On Christmas Day, Flaherty contacted Airbnb to alert them of the scam listing. Unfortunately, it remained active for an entire week before being taken down! Worrying that other guests would try to book a stay at her house and be scammed, she took precautionary measures by posting a note on her front door that read: "If you booked this address through Airbnb it is illegitimate. This residence is not available for rent - Airbnb has been informed multiple times."
Constantly refreshing the listing, Flaherty vigilantly examined its calendar for any signs of booking. Fortunately, it appeared that no one had reserved the Airbnb in her area any time soon. With a relieved sigh, she knew she wouldn't have to expect strangers at her doorstep anytime soon.
Despite this, Flaherty experienced fear every time she stepped out of her house - fear that strangers would be waiting for her when she returned. "I was constantly anxious and worried, imagining someone just turning up to my home in the middle of the day or at night," said Flaherty.
She was informed a specific team was investigating the issue, yet as the listing kept showing up online, she took other steps. She had relatives and friends submit reports concerning this inaccurate posting and sent Airbnb access to an Philadelphia database which stated her ownership of that property. Eventually, the issue was resolved and the posting removed.
After engaging in a few days of negotiations, I was informed that Airbnb classified me as an outsider since I wasn't the host nor a renter. Furthermore, they refused to mediate when such disputes are reported by third parties. When asked for comment on this matter, an Airbnb representative stated that the company needs to execute its due diligence whenever someone from outside makes a grievance.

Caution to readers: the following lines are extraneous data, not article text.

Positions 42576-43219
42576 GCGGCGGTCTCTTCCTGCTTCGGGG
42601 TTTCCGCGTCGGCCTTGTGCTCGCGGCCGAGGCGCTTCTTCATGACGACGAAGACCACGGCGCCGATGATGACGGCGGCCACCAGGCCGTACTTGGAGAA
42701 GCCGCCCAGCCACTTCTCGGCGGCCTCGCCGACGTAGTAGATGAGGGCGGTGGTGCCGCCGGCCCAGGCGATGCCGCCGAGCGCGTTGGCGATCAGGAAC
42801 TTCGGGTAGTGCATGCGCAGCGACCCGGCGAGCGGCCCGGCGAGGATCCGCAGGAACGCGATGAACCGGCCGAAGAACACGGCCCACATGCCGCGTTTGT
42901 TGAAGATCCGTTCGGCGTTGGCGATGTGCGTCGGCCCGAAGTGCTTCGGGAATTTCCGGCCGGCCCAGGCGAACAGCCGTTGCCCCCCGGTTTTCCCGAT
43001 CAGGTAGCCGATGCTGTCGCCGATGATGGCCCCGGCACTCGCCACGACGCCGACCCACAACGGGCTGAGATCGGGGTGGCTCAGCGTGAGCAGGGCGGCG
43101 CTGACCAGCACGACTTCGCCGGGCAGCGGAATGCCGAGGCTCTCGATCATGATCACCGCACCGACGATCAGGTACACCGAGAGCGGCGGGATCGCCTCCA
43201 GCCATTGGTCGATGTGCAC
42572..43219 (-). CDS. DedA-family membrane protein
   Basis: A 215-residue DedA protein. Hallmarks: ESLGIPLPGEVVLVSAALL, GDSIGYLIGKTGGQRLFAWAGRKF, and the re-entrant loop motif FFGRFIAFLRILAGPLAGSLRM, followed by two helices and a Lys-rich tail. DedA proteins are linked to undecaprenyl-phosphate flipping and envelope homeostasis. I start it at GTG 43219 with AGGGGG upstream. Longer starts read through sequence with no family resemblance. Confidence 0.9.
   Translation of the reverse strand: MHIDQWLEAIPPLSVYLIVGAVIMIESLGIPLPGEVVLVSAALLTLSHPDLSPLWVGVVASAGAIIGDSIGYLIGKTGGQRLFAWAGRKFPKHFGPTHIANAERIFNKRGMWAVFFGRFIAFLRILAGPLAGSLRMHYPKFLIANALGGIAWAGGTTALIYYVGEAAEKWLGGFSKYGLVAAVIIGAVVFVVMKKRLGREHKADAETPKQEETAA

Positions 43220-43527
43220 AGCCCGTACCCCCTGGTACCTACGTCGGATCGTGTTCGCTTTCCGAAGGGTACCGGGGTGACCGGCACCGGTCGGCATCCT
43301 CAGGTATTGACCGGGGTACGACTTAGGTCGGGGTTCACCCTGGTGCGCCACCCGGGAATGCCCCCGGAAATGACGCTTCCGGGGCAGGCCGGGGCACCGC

After Flaherty contacted The Philadelphia Inquirer to share her story, Ximena Conde followed up with Airbnb and the listing was promptly taken down.
Flaherty expressed a lack of notification that the listing had been removed, to which Airbnb's representative explained was likely due to issues with privacy concerning Flaherty being considered an external party.
Airbnb also added that they have tools and systems in place to detect unauthorized listing activity, as well as services that monitor the property so that any concerns can be address promptly.
Flaherty expressed her disappointment in the amount of time it took for Airbnb to take down the listing. "It felt like they weren't giving enough attention to all these complaints," she elaborated. "To me, it seemed that they simply didn't care."
Although Airbnb acknowledged the gravity of the incident, their response left much to be desired in terms of demonstrating sincere concern. Unfortunately, this is not the first time a user has reported an incident involving Airbnb's lack of attention to customer complaints.
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April Carson is the daughter of Billy Carson. She received her bachelor's degree in Social Sciences from Jacksonville University, where she was also on the Women's Basketball team. She now has a successful clothing company that specializes in organic baby clothes and other items. Take a look at their most popular fall fashions on bossbabymav.com
To read more of April's blogs, check out her website! She publishes new blogs on a daily basis, including the most helpful mommy advice and baby care tips! Follow on IG @bossbabymav